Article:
5kW single phase hybrid only, works with quite a lot of 48V batteries including their own, LG and Pylontech and not just Lithiums, can also work with Lead Acid which is often the preference for those who use this inverter in 'off grid' mode.


SolarEdge HD Wave inverters are not hybrids, but can have an additional external "SESTI" box added (approx $700) to provide a battery interface to work with LG Chem 7kW and 10kW higher voltage batteries.


SolaX have a large range of inverters, some hybrid, some not, but to make things easy for us all, they have have added the word 'Hybrid' to their range of single and three phase hybrid models. So X3, is not a hybrid, but X3-Hybrid, is a hybrid. No why doesn't everyone do that?
The single phase SolaX hybrids work with 48V batteries (BYD, Pylontech), the 3 phase hybrids with higher voltage Pylontech batteries.



The only hybrid inverter in the SunGrow range is the single phase 5kW SH5K+ single phase model which work with Samsung's PowCube and LG Chem RESU 48V batteries


We admit to being a bit confused by the Trina product range. We know for sure there is an AC coupled inverter (discussed in the "What do I do if my inverter isn't battery ready?" section below), but there is also meant to be a 5kW DC coupled single phase hybrid called the Trina Best Powerbox, on which we can find no actual data at all.


There are no hybrids in the Zeversolar range.


Not mentioned?

If your inverter is not listed here and it DOES have battery inputs on the underneath then please let us know via the Contact Us page above and we'll update the page (please attach a picture of the inverter and provide its model number)



AC Coupled inverters (or 'AC Batteries' )


An AC coupled inverter with 2.9kWh of battery storage that can be expanded to 11.48kW.



Just like the Tesla Powerwall 2 further down this list, the Enphase product is a battery and inverter all enclosed in the one box so its hard to say how much the actual cost of the inverter is, but at nearly $2,000 for a tiny little 1.2kW of storage, you are going to probably need about 8 of these units, and another $1,000 for the Gateway (reporting) making it not only a VERY expensive product, but also one requiring a huge amount of wall space.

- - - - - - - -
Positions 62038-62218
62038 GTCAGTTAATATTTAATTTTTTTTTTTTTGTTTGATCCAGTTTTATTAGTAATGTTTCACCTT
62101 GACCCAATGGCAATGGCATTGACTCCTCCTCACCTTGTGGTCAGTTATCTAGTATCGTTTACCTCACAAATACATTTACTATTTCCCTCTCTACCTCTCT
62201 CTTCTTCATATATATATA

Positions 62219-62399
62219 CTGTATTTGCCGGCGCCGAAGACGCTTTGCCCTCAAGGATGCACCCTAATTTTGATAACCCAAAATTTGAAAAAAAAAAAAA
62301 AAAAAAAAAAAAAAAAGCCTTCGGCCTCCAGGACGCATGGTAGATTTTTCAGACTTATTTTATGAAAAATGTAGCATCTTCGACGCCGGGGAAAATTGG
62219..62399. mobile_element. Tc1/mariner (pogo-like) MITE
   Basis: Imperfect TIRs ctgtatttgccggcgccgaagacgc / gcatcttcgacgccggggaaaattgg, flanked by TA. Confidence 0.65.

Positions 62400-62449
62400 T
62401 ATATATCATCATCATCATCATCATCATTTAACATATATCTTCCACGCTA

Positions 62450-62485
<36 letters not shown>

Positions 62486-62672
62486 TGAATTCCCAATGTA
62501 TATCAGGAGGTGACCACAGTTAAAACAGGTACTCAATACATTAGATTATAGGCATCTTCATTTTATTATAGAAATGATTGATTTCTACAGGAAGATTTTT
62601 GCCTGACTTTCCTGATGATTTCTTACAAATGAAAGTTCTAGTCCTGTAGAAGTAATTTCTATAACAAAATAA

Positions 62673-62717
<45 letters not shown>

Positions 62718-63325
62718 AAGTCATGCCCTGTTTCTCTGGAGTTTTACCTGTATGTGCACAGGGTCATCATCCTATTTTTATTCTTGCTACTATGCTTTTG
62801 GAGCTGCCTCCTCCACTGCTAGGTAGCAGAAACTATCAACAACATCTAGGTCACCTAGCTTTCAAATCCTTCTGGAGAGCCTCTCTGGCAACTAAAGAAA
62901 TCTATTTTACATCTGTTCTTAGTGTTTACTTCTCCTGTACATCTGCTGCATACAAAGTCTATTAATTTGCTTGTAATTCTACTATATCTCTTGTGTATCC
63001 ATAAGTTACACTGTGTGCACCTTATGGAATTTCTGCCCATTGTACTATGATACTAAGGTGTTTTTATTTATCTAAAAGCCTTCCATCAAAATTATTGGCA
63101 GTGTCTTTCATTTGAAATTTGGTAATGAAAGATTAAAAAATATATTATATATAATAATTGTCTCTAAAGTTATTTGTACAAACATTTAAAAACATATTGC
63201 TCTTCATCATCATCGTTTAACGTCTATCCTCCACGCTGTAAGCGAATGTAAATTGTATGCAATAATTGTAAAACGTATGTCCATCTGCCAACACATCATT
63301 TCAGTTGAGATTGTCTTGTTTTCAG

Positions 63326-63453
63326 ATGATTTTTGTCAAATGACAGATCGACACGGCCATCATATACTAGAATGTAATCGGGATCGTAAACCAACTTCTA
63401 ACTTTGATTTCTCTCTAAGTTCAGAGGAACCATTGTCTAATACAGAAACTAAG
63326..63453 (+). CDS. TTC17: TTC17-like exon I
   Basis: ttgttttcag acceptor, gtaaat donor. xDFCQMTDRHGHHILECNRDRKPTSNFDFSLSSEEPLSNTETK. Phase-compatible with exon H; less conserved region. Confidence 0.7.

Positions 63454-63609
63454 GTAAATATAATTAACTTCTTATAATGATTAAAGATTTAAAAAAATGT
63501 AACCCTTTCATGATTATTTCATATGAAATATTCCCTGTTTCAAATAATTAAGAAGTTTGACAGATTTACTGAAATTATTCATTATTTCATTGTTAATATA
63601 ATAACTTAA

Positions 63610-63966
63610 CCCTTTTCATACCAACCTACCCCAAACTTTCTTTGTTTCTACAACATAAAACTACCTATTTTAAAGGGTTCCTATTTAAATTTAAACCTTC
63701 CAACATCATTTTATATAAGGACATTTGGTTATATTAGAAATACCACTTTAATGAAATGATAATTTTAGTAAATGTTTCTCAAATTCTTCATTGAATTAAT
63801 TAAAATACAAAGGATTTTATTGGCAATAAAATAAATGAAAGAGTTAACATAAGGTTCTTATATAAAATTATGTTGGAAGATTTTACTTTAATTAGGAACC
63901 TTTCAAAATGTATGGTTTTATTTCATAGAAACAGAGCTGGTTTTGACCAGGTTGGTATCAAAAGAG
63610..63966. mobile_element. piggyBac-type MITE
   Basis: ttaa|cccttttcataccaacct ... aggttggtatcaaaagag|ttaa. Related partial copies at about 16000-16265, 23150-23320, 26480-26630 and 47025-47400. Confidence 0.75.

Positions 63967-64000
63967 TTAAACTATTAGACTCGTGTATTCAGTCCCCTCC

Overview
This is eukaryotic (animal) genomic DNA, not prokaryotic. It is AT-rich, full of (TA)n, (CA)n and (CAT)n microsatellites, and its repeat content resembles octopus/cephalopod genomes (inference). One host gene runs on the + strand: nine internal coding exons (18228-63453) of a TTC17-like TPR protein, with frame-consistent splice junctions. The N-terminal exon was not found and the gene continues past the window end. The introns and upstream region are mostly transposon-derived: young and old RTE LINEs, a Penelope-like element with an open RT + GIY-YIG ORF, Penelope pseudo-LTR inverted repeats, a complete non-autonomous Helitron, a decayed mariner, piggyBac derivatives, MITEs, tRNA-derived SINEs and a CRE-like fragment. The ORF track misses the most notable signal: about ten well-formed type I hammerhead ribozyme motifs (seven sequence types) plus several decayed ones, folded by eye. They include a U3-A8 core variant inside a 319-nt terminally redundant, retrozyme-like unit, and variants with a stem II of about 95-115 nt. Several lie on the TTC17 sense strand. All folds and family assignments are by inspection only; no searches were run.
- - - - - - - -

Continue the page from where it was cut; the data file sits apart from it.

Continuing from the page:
The SBP range from Goodwe work on both single and three phase installations (using their polyphase smart meter) and include a 3.6kW and 5kW model both with a UPS (Emergency back up if the grid power fails) circuit. The SBP inverters work with 48V lead acid and lithium (BYD/Pylontech) batteries.

The 5kW SBP including the single phase smart meter costs $2,200 and installation of inverter and smart meter, excluding the battery, typically $500.


SMA SunnyBoy Storage

2.5kW and 5kW inverter connecting to either BYD or LG Chem higher voltage batteries on single or three phase supply. $2,220 for 2.5kW model and $3,790 for 5kW model, including the single/3 phase E Meter and installation of the SMA inverter and E Meter but not the battery.


Sonnen Batterie

A stylish cabinet that contains the inverter and a modular stack of 2.5kW batteries made by Sony, and assembled in South Australia. Works on single or three phase, and a hybrid version promised (that we will add to the hybrid list above when available). What is particularly impressive is the simple 10,000 cycles or 10 year warranty on this compared to Tesla (below). If your solar is LARGE and you can recharge the batteries often enough, the warranty allows you to discharge the battery 2.7 times a day for 10 years. Downside of Sonnen, the included inverter isn't that strong. Maximum of 2.5kW discharge rate on single phase and 3.3kW on three phase  low compared to hybrids (4.6kW to 5kW)

Tesla Powerwall 2
Like Sonnen a stylish box with an inverter inside, but this time, not a modular system, just a huge 13.5kWh of storage. It's great value, especially with subsidies.



Awaiting pricing information but we understand it to be similar to Goodwe. This page will be updated when we have more information on Trina's AC coupled products.